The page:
An F2 tornado cut a 5-mile path killing 4 and injuring 10.
An F4 tornado touched down at 7:10 p.m. and cut a 25-mile path killing 41 persons and injuring 325. One person died at Grant’s Quarry where 35 homes were damaged or destroyed. At least 29 people died in Sylacauga with 11 more in surrounding areas. 600 homes were damaged or destroyed.
HALE AND PERRY COUNTIES
A 7:00 p.m. tornado, F2, cut a 10-mile path killing 1 and injuring 1. Several homes and Greensboro High School had major roof damage.
MARENGO, HALE, PERRY
An F3 cut a 20-mile path killing 10 and injuring 30. Near the Laneville community, 10 to 20 people died as numerous tenant houses were demolished.
PERRY, BIBB, CHILTON, SHELBY, COOSA
A powerful F4 tornado cut a 60-mile long path killing 49 people and injuring 150. It was the most deadly tornado of the event. 21 people were killed in Perry County with 7 in one family. 9 died near Lawley as the Cox community was leveled. 21 were killed in Jemison and Union Grove.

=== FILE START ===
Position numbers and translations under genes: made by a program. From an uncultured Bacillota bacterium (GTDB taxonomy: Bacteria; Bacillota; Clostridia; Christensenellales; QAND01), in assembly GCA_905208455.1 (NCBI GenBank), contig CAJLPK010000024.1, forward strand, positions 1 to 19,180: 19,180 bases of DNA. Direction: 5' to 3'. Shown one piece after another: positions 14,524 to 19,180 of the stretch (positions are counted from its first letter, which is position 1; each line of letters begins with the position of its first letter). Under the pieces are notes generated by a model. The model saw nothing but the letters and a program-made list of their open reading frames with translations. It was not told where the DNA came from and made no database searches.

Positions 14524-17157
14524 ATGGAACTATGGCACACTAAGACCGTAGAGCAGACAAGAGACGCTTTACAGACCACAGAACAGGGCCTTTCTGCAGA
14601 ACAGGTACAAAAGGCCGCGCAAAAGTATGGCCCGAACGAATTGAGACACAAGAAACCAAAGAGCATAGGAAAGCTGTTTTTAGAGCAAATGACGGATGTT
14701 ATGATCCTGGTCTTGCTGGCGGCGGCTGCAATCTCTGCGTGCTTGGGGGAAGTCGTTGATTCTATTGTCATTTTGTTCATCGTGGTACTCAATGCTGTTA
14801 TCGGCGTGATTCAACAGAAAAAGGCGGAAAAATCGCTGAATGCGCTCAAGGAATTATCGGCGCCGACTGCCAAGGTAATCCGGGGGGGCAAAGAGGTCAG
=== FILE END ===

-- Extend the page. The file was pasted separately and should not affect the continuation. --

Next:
CULLMAN, MORGAN, MARSHALL
An F4, that touched down at 4:30 p.m., cut a 25-mile path killing 18 and injuring 100. It moved from 4 miles south of Cullman to 3 miles west of Arab. Rural homes were demolished in Phelan, Bolti, Berlin and Fairview. Many people were injured in a box factory south of Berlin. One home was leveled killing 6 people. A teacher was killed in Fairview. All of the deaths were in Cullman County where 74 homes were wiped out.
Above is just a spot check of some of the tornadoes and, as we mentioned, not an all-inclusive list.
Remember, in 1932 there were virtually no radio stations, definitely no TV, telephones were extremely scarce, especially in rural Alabama. The governor of the state made a lengthy tour in his Model T Ford.
I often wonder how much the death toll would have lessened, if there had been wall-to-wall TV coverage, weather radio and weather radar. There was no such thing as radar to detect weather back in those days. Citizens were literally at the mercy of the elements.